Mentre molti fan la riconoscono come vendicativa Helena Cassadine su “Policlinico,” la bionda statuaria originariamente conquistata la fama con due western di John Ford, “I soldati a cavallo” (1959) e “Sergente Rutledge” (1960). Nel “I soldati a cavallo,” she starred alongside heavy hitters John Wayne e William Holden, whom she still remembers fondly to this day.
Towers, 88, spoke to Fox News about being discovered, working with Wayne and Holden, how she coped with tragedy on set, as well as transforming into a villain.
Fox News: How did you get discovered as an actress?
Constance Towers: Oh gosh, that goes way back. I was born in a place called Whitefish, Montana, which is way up in the northwest corner of the state on the Canadian border. My family was all Irish immigrants. I was a first-generation American. They came to the United States through Philadelphia and saw signs that said, “Irish need not apply.” So the only jobs that they could find were railroad jobs. Whitefish was a housing town for the workers. And I was born there.
I had a grandmother who felt it was so important that children learned how to read as early as possible. So I started on my education very early… By the time I was in the first grade, I could read quite well. Two producers came to my little school and asked if there was a child who could act or at least read. I put my hand up. I didn’t know what acting meant, but I could certainly read. They took me outside and in the hallway, I read this little script. I got the part probably because I was the only one who could read it. That started on my path to acting. My parents were wonderfully supportive and they did everything they could to find the best coaches and teachers. I was lucky.
Fox News: You worked with both William Holden and John Wayne. What was your initial impression of them?
Towers: That was my second movie, “I soldati a cavallo”… And the director was John Ford, the highly respected and famous Irish director. It was pure luck. I could hardly speak when I first met them. And yet they were both wonderful to me. John Wayne was as big as he was on the screen and he treated me like his little princess. William Holden was very private. But he was also a gentleman and very willing to help a newcomer. I was in total awe of working with these two stars, but they were both just wonderful. They both got along very well with each other too.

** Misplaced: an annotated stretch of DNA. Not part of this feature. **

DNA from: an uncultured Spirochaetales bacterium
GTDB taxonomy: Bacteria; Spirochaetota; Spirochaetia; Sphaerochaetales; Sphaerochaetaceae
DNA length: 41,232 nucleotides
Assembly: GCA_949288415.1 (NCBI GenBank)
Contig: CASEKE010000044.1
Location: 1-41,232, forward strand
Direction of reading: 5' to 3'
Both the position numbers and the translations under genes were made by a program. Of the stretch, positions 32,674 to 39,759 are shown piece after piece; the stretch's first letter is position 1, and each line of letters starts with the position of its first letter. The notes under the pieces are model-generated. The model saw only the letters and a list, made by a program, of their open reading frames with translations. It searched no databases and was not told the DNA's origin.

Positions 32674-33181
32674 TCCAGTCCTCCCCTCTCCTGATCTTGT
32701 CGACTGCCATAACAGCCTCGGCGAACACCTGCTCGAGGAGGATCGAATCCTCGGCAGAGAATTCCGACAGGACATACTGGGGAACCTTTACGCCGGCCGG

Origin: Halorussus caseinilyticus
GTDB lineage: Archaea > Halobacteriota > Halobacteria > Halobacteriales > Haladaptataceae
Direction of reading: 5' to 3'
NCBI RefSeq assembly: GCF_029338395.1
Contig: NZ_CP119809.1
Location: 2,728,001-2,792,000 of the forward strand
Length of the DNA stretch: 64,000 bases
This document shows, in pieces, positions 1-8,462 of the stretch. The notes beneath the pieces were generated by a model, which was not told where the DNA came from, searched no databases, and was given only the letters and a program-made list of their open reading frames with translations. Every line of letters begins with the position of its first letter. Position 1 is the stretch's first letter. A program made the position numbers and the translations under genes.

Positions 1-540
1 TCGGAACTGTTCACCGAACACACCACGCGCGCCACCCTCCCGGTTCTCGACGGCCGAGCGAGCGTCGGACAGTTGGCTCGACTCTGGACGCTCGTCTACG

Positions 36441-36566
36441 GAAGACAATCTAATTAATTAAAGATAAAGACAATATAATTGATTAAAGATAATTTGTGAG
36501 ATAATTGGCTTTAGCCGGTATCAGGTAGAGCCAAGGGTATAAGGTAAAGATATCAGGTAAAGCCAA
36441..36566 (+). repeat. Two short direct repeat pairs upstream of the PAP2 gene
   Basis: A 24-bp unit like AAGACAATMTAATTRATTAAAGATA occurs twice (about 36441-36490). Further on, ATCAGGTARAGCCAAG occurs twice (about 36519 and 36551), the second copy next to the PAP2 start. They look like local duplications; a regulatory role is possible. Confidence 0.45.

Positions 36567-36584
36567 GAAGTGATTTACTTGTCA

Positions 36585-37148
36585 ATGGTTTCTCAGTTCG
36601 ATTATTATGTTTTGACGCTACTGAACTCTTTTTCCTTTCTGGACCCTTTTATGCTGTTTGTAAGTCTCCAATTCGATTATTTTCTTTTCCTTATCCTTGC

Fox News: Is it true that John Ford expected all the actors to be gentlemen and they weren’t allowed to swear in front of the women on set?
Towers: Vero. Women had his total respect. He never used bad language and didn’t expect anyone else to do so either on his set. I don’t think John Wayne would have used it anyway, but he didn’t and neither did William Holden. But John Ford ran a very tight ship. He would stop production at 4 o’clock every day so we could all have tea with cookies. It was so dignified. Un giorno, I asked him, “Why do you stop production? It costs money.” Egli ha detto, “Ah, I get more work out of everybody because by 4 o’clock everyone is tired. So you get a little sugar and then you’ll get back on that high energy until 6 o 6:30.” There was a method to his madness. But it was a delightful set.
Fox News: There was a tragedy on set involving stuntman Fred Kennedy. Quello che è successo?
Towers: I was riding sidesaddle and had to do a lot of my stunt work. But the insurance people from the studio always made sure their actors were safe. And so John Ford assigned two wonderful actors and stuntmen to be my protectors. Whenever I was on a horse, I had Slim Hightower on one side and Freddy Kennedy on the other. They were the two cutest men you’d ever seen. They played tricks on me and they just had fun.